The Green Fairy

Never has a drink garnered more mystique.

Absinthe was the tipple of choice for Ernest Hemmingway, James Joyce, Vincent Van Gogh and Oscar Wilde. This spirit, also known as absynthe or absinth, is an alcoholic beverage with a history replete with artistic liberation, violence, defamation and rebellion.

The word itself is derived from absinthium, meaning wormwood, which is the bitter herb that goes into the drink, along with anise (delivering its distinct liquorice taste), fennel and other herbs. It is high in alcohol and (famously) green; although it is also sometimes colourless, but is almost always watered down to a misty pastel hue prior to drinking; unless one is feeling brave enough to drink it straight.

Absinthe earned the name “The Green Fairy” (or simply “La Fée” … The Fairy) as it quickly became an aid for artistic exploration and innovation in late 19th century Europe and America. Bohemian artists, writers and poets would drink a whole lot of it, get drunk and then apparently feel very inspired indeed.

Oscar Wilde (who invented a cocktail mixing absinthe and champagne called “Death in the Afternoon”) was a particularly erudite fan: “After the first glass of absinthe, you see things as you wish they were. After the second you see them as they are not. Finally, you see things as they really are, and that is the most horrible thing in the world.”

Not everyone was enthusiastic about this creative libation. Prohibitionists and conservatives believed the drink to be psychoactive because it contains thujone. The wine industry agreed and a smear campaign ensued (ed: this is hearsay but makes a lot of sense). This led to absinthe being banned in 1915 in America and Europe. Modern day science tells us that the actual amount of thujone in the drink is miniscule, meaning that the most dangerous thing about absinthe was the myth that surrounded it.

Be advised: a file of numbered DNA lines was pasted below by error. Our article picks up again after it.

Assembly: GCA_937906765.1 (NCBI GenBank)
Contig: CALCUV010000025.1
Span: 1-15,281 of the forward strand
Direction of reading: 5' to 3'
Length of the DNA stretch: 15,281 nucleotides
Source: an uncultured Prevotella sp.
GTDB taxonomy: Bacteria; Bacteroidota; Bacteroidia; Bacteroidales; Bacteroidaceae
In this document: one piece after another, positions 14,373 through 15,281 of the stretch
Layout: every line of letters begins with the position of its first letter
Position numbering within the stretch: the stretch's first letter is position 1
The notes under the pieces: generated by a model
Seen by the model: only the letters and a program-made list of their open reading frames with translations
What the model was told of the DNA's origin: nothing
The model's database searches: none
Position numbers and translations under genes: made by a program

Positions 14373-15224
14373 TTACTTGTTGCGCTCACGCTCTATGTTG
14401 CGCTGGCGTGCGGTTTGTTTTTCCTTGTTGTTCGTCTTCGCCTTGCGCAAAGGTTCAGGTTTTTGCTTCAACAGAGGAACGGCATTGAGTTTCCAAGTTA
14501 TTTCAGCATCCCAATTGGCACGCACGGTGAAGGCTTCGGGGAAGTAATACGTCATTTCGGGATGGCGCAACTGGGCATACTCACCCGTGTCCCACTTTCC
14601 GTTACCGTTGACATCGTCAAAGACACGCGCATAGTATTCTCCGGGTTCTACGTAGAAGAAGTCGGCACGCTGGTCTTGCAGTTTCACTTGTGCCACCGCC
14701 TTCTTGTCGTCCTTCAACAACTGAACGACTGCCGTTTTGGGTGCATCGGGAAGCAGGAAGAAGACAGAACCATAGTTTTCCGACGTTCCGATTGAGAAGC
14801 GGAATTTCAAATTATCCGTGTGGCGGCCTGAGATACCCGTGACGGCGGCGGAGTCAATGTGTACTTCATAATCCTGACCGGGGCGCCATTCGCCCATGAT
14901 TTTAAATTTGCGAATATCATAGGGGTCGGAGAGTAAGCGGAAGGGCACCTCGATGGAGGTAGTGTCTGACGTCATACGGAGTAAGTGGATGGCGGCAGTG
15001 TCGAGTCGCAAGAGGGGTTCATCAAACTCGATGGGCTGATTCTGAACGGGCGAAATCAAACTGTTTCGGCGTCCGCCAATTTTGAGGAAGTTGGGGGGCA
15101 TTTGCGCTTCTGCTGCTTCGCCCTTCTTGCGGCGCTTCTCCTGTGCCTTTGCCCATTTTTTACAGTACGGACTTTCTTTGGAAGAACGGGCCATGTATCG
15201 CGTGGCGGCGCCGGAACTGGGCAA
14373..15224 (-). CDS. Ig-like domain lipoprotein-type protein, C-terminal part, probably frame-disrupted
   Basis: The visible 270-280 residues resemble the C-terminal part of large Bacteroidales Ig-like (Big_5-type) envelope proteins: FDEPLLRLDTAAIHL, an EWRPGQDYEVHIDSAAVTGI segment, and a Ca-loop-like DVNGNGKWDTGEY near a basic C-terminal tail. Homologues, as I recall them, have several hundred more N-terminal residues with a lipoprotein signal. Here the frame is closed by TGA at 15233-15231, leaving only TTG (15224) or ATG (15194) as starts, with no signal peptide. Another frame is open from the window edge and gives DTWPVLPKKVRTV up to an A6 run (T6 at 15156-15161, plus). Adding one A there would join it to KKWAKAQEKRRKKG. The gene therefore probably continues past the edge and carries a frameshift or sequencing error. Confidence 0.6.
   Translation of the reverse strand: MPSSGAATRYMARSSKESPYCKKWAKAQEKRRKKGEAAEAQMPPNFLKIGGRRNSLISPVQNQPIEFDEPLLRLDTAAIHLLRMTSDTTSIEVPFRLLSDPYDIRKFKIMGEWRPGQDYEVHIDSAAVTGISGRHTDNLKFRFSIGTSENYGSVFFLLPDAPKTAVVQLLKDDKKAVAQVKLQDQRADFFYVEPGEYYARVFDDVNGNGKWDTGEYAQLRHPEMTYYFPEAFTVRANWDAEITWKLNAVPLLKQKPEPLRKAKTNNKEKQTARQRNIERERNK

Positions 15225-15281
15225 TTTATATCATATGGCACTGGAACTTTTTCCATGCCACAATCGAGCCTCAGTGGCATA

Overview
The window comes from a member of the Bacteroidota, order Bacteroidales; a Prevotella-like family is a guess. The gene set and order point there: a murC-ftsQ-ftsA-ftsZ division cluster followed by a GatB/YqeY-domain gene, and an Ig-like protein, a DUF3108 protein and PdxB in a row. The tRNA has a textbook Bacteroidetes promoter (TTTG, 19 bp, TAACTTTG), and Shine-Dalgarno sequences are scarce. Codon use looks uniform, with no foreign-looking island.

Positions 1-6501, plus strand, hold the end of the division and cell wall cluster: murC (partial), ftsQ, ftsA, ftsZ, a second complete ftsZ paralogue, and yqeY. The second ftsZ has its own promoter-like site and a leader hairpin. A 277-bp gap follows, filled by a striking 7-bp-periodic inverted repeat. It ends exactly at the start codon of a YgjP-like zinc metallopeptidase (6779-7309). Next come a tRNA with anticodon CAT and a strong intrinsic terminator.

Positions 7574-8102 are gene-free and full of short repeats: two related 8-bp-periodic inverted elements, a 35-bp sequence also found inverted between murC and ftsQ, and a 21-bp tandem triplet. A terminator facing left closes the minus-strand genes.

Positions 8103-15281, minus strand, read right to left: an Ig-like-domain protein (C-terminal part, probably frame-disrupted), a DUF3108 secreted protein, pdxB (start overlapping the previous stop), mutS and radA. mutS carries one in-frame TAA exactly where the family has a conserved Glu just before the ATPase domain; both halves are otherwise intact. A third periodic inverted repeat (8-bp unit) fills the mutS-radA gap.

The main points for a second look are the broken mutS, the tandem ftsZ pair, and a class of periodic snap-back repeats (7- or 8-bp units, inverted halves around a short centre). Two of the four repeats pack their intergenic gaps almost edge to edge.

In 1907 a French addiction support association called La Croix Bleue gathered 400,000 signatures on a petition which declared: “Absinthe makes you crazy and criminal, provokes epilepsy and tuberculosis, and has killed thousands of French people. It makes a ferocious beast of man, a martyr of woman, and a degenerate of the infant, it disorganises and ruins the family and menaces the future of the country.”

When absinthe enjoyed a comeback in the 1990s, it was still tarred with the notion that an absinthe drinking session might result in hallucinations. So much so that on bottle labels in America, it must clearly state that this is not the case. Today, the legacy of absinthe has extended to a show at Caesars Palace in Las Vegas and the inspiration for Kylie Minogue’s Green Fairy role in Baz Luhrmann’s 2001 film Moulin Rouge (short clip here). Indeed, absinthe is not short of a cultural reference.

Whilst the promise of hallucination has settled into its role as more marketing ploy than legitimate health hazard, the status of the drink as an established spirit seems to have been overlooked. Despite it being a popular, well-known product, it is different from its peers like gin and whisky. Most countries have no legal definition for absinthe, meaning there are no set rules for how and where it must be made to be classified as the real deal.

This leaves the floor open for absinthe to do what it does best … intrigue and rebel.

Absinthe exists in printed form as chapter 2 of RR#1 … available to order HERE

Wikipedia Reference: Absinthe

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